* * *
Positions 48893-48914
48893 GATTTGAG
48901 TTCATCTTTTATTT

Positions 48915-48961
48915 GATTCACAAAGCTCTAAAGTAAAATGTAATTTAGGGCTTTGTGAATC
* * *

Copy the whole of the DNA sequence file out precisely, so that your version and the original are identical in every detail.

Positions 48893-48914
48893 GATTTGAG
48901 TTCATCTTTTATTT

Positions 48915-48961
48915 GATTCACAAAGCTCTAAAGTAAAATGTAATTTAGGGCTTTGTGAATC